You haven't yet viewed any products on our store. If you've been here before, you may need to sign in.
dailyrecord.co.uk/in-you… Thank you Hamilton Advertiser! Welly Boot Broth is a proud sequel to Mark Mechan's first book, 'Tumshie'. 1 week ago
Win a children's book with K107FM! Some giveaway copies of 'Welly Boot Broth' in today's competition. Link below an… twitter.com/i/web/status… … 2 weeks ago
Published today in Glasgow: Mark Mechan's 'Welly Boot Broth. Congratulations Mark! Get those welly boots on! twitter.com/Tullothy/sta… 2 weeks ago
The MacLeod of Lewis tartan has a bright yellow background crossed with blacks, embellished with a filament of red.
The MacLeods are Norse, descended from Leod, the son of Olaf the Black, King of Mann and the Isles. Leod’s sons were the progenitors of two main branches of the clan – the Clan of Torquil in Lewis and the Clan of Tormod in Skye and Harris.
The MacLeods were vassals (subjects) of the Lords of the Isles but managed to avoid forfeiture of their lands after James IV had asserted his right over the Gaelic clans of the Hebrides. However, they were forced to defend their possessions with the sword against the interests of rival clans.
Alasdair, 8th Chief of Harris (1450–1547), was one of the most distinguished of the MacLeod chiefs. In 1542 he obtained a charter for the lands of Trotternish on Skye, which had been the cause of a long feud between the MacDonalds and the MacLeods. He also built St Clements Church at Rodel in Harris and the Fairy Tower at Dunvegan Castle on Skye, the ancient seat of the MacLeod chief.
While the principal branch of the family prospered under Alasdair, the line of Torquil was less fortunate. At the beginning of the 16th century the MacLeod lands in Lewis, and those acquired through marriage at Assynt in Sutherland, were forfeited after the MacLeod chief supported Donald Dubh in his attempt to claim the Lordship of the Isles. Although the lands were restored a few years later, the clan was weakened by internal disputes at the beginning of the 17th century and their lands passed to the Mackenzies through marriage.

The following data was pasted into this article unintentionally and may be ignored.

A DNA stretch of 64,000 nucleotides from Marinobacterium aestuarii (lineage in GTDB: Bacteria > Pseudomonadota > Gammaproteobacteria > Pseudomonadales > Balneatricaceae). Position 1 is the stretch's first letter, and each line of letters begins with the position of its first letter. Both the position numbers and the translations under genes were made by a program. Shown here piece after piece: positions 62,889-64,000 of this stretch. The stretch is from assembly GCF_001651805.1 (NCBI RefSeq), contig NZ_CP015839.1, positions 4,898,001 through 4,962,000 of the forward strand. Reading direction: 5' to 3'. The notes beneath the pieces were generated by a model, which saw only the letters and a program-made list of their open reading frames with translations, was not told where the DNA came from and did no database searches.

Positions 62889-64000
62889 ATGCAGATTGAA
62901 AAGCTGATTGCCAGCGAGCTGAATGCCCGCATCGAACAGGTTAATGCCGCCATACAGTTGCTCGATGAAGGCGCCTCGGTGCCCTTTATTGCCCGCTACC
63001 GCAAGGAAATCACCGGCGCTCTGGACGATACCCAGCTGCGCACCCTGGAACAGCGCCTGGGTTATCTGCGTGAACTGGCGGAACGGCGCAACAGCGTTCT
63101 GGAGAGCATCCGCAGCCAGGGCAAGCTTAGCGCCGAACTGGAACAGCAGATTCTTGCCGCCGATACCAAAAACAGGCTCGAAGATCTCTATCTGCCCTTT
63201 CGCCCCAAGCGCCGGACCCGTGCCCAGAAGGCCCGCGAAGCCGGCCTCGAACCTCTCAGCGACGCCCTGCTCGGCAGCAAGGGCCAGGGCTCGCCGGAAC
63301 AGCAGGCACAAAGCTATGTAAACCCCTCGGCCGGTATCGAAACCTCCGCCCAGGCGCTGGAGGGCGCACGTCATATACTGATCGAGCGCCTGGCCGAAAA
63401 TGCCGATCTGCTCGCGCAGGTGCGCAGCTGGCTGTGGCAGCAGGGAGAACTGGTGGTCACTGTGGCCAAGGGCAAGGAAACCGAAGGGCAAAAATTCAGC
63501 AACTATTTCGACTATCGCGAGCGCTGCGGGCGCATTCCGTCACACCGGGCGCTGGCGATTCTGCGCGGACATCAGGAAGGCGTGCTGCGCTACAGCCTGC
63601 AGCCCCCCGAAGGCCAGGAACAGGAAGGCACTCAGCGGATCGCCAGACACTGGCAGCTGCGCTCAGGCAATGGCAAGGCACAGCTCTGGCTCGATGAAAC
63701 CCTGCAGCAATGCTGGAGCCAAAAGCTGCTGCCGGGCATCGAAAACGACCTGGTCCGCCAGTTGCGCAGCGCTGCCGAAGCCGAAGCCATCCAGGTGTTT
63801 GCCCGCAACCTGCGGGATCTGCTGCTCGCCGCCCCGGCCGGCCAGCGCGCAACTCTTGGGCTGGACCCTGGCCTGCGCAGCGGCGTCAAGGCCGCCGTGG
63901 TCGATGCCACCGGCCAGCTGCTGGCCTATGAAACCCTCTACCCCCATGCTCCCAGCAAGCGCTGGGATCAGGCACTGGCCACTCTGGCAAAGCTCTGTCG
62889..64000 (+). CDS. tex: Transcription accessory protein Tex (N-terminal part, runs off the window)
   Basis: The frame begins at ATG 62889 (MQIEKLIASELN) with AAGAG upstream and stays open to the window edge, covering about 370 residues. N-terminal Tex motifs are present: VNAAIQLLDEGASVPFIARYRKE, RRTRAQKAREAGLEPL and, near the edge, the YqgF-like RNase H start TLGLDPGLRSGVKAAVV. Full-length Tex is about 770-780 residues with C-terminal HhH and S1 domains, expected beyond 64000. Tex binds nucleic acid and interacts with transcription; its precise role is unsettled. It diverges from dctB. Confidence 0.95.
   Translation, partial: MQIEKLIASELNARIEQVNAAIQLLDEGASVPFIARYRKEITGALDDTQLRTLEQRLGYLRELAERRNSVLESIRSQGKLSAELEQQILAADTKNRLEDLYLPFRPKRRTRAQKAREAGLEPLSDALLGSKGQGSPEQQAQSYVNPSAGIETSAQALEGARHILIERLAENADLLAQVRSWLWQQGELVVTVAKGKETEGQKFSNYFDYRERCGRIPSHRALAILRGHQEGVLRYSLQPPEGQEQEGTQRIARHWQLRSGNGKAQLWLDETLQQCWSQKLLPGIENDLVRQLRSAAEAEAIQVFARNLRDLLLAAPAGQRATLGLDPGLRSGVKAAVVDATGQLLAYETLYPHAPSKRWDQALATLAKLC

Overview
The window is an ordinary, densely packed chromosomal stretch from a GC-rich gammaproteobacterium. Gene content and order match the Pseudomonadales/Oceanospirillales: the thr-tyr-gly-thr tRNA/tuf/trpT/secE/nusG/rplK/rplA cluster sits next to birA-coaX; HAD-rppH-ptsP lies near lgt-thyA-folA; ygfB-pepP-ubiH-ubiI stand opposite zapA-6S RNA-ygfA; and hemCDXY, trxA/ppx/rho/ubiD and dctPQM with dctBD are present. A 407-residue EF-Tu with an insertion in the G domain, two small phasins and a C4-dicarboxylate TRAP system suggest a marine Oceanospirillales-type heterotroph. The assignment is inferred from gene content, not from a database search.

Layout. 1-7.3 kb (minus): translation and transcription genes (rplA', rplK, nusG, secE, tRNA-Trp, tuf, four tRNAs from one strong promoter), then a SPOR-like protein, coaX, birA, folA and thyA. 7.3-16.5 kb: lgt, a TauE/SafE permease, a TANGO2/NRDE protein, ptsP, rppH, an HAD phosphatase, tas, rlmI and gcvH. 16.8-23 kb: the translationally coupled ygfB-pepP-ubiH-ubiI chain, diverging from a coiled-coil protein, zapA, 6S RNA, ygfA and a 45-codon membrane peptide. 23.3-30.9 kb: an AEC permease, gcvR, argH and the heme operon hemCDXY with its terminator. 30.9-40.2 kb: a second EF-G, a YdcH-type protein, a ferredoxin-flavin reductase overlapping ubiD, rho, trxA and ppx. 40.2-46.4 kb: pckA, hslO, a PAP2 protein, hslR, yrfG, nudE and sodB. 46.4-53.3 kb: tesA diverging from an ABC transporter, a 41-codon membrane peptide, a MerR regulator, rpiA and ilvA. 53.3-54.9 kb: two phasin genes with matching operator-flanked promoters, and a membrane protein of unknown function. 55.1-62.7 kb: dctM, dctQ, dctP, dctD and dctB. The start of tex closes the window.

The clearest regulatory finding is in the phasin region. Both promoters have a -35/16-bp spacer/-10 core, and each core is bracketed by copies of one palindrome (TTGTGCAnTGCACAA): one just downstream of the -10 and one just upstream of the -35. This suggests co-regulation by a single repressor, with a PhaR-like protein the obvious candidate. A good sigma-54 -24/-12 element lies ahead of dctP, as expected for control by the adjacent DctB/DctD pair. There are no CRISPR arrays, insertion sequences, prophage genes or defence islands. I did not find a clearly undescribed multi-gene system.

The MacLeod of Lewis tartan is one of the most recognisable designs, first depicted in a portrait dating from around 1830.
Septs: Related septs of the clan include: Callum, MacAskill, MacAulay, MacCAskill, MacCorkindale, Nicholson
About the notebook: This notebook is made with cloth woven in mills in the United Kingdom. Notebook pages and paper components are made with acid-free paper from sustainable forests. Boards used in the binding process are made of 100% recycled paper. This hardback notebook is bound in genuine British tartan cloth with an elastic closure, ribbon market, eight perforated end leaves and expandable inner note holder. It contains a removable booklet about the history of clan tartans, and a bookmark that gives information on the MacLeod of Lewis tartan.
Left side blank, right side ruled.
Trimmed page size: 14 × 9 cm.
Kinloch Anderson: The tartan cloth is supplied by and produced with the authority of Kinloch Anderson Scotland, holders of Royal Warrants of Appointment as Tailors and Kiltmakers to HM The Queen, HRH The Duke of Edinburgh and HRH The Prince of Wales.